The funeral of Mrs. Harriett Clara Stone..
street, of Chanctonbury. Loose, whose death was recorded in last Saturday's "Kent Messenger."
took place on Monday.
There were many
evidences of sympathy
and esteem lat
the service at King St.
Church, conducted by
the Rev. H. E. Heywood.
The crowded congregation
included
numerous members of
the church and employees
ot Messrs.
Foster Clark, Ltd., in
whose welfare Mrs.
Stonestreet always'
took a deep interest.
Before the service
Mr.. H. Pearce, at the
organ, played" I
waited for the Lord"
(Mendelssohn);
" Aberystwlth" (Huton
Stuart's arrangement);
"I know that
my Redeemer liveth,"

The hymns were "Love Divine. all love ex-
ceIling" and "The King Of Love my Shepherd
is.," the service closing with Handel's" Largo."
as an organ voluntary. by special request.
In the course of an address, the Rev. H. E.
Heywood said what they owed. to such a
tender-hearted woman they would never know
until the revealing light of eternity dawned.
They cherished her memory as a most
treasured Possession.

AN ABIDING MEMORIAL


He would not attempt to enumerate all the
public services and personal benefactions of
h . Mrs. Stonestreet; that large assembly was sufficient
testimony to all that she was and to
the vacancy that her home going had left in
so many lives. Her visitation to the sick and
Her welfare work were an abiding memorial
amongst them.
That work was never done as a mere duty
or routine, but as a Christ-like thing; people
loved to see her coming. Their presence there
was a great tribute that her visits were a
pleasure and a benediction.
To the starting of the Unemployment Centre
he believed she gave a substantial donation.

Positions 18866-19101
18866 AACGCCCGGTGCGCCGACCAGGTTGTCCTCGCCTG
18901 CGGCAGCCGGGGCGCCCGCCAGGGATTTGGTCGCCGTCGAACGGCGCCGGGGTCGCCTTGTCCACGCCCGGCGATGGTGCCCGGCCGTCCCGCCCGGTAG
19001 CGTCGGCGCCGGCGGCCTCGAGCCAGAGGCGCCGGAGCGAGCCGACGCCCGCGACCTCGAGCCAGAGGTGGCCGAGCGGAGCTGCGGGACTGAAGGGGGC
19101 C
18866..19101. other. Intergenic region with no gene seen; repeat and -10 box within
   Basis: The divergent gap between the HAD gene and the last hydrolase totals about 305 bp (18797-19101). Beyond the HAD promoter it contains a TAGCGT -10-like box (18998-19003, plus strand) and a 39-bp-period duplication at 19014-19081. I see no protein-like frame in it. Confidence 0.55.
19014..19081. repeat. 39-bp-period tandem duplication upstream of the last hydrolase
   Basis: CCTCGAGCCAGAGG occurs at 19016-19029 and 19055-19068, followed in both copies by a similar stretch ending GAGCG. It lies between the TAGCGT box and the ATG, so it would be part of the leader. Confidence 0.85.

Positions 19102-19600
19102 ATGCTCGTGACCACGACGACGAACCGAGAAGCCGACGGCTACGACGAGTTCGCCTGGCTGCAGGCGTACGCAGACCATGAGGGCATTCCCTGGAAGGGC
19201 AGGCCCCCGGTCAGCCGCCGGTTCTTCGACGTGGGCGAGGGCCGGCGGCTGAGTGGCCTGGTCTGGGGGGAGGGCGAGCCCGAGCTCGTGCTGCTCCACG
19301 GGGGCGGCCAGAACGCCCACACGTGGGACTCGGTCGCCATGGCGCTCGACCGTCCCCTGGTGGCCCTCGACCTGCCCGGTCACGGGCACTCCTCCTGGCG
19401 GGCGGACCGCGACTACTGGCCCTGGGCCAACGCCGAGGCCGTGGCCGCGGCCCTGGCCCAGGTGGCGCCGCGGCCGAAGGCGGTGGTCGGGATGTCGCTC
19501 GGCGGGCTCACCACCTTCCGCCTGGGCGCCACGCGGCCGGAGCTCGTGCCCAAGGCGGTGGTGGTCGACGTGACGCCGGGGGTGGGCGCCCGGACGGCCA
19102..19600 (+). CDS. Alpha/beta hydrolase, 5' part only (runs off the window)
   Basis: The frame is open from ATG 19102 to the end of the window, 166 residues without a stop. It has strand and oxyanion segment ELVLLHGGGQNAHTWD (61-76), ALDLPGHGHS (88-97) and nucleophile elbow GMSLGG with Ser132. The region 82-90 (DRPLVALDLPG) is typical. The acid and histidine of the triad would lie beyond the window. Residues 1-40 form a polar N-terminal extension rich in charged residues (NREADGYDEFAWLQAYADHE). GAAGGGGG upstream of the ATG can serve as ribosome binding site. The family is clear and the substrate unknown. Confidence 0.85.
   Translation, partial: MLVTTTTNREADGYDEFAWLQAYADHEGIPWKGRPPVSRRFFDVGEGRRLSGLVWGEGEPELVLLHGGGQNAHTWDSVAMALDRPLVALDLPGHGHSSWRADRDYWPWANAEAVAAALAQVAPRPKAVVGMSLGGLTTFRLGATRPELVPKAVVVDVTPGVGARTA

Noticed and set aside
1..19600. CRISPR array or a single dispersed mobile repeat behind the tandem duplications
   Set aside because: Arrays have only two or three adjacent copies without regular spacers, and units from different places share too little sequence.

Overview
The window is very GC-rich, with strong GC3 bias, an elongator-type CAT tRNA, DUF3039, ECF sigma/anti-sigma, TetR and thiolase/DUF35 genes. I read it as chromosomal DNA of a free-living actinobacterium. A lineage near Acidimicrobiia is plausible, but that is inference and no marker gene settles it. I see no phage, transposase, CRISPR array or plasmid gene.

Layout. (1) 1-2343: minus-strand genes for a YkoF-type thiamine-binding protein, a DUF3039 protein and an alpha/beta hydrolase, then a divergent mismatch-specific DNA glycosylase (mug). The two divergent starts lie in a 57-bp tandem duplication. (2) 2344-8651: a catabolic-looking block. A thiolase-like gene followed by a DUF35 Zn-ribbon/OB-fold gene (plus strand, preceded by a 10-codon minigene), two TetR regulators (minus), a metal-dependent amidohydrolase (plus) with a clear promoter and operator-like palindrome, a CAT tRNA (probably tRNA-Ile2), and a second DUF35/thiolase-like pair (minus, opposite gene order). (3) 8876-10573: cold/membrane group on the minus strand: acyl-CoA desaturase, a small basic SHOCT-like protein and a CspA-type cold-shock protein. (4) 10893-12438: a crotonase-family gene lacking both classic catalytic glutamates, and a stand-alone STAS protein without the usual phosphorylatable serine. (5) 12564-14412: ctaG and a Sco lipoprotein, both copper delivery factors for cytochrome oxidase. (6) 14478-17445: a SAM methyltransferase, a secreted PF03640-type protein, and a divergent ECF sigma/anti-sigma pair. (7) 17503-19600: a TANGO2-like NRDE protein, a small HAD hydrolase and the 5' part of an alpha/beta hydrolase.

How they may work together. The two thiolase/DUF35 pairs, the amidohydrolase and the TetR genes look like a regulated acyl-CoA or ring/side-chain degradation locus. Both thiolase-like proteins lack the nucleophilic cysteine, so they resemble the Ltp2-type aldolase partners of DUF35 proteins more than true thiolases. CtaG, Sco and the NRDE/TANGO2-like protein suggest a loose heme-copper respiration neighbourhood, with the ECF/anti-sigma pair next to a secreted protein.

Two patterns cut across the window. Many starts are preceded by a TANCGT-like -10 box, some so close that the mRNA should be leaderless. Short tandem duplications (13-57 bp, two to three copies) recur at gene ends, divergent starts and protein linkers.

At that church, with such long association. - how greatly she was loved for her many and
varied actions. Of her home life he only knew that it beautifully corresponded with the life
she showed to them at King Street.


THE MOURNERS


The immediate mourners were: Mr. G. W.
Stonestreat (husband), Mr. Harold Whibley
(son), Mr. and Mrs. Ralph Goodwin (daughter
and son-in-law), Mrs. Norah Hughes
(daughter) Mr. and Mrs. W. Barton Clark
(brother and sister-in-law), Mr. and :Mrs. W.
Carpenter (sister and brother-in-law), Miss
Clark (sister), Miss Mary Clark (sister), Mr
and Mrs. Harry Clark (brother and sister-in.
law), Mr. Laurence Clark and Mr. Victor Whib-
ley (nephews), Miss Edith Whibley, Mrs. Leslie
Sennett and Miss Joan Foster Clark (nieces)
Mr. Hugo Paffard and Mrs. Pafford (niece)
Mr. Charles Whibley (brother-in-law). Mrs. C.
Belchamber, Mr. Edward Clark, Mr. Benjamin
Clark and Mr. Charles Clark (cousins), Miss
Enid Stonestreet and Miss Betty Stonestreet
(step-daughters) .
Mr. and Miss L. Holman. Mr. and Mrs. C.
Carpenter, Mr. and Mrs. J. Carpenter, Miss
Jean Brading, Miss F. Whitefield, Councilor
and Mrs. C. Gordonl Larking and Mrs. Breedwell
(friends).
Miss Violet Judge, Miss Rose Judge, Mr.
Bourne, Mr. Court Mrs. Collins and Mrs.
Tebbutt (staff). ' .
Amongst others present were: Alderman and
Mr's. Wm. Day, Mr. and Mrs.W. H. Day,
Mr. G.Day, Counc1ilor J. B. Beaufoy. the
Rev. and Mrs. A. M. Bnry, Major and Mrs.
D. Thomas, Dr.C. Pye Oliver, jun., Mr.
. and Mrs. Percy H. King, Mr. and Mrs. J.
McClure, Mr. and Mrs. W. T. Cox, the Misses , Cox.
Mrs. E. R. Martin, Miss Wells, Mr. and Mrs. , T. Francis, Mr. W. Stirling, Mr. A. T. Goodwin,
Mrs. Stevens (Sutton Valence), Mrs. F.
W. Dutnall, Mrs.J. Patterson, W. Loveland,
A. W. Wright and C.Tovey. ,
Following the service Cremation took place
at Golders Green, where a short service was
conducted by the Rev. L. T. Towers, formely
minister of King Street Church.

By request there were no flowers but a beautiful cross of roses lay on the coffin

The funeral arrangements were carried out by Mr James T Pickard, Lower Stone Street, Maidstone.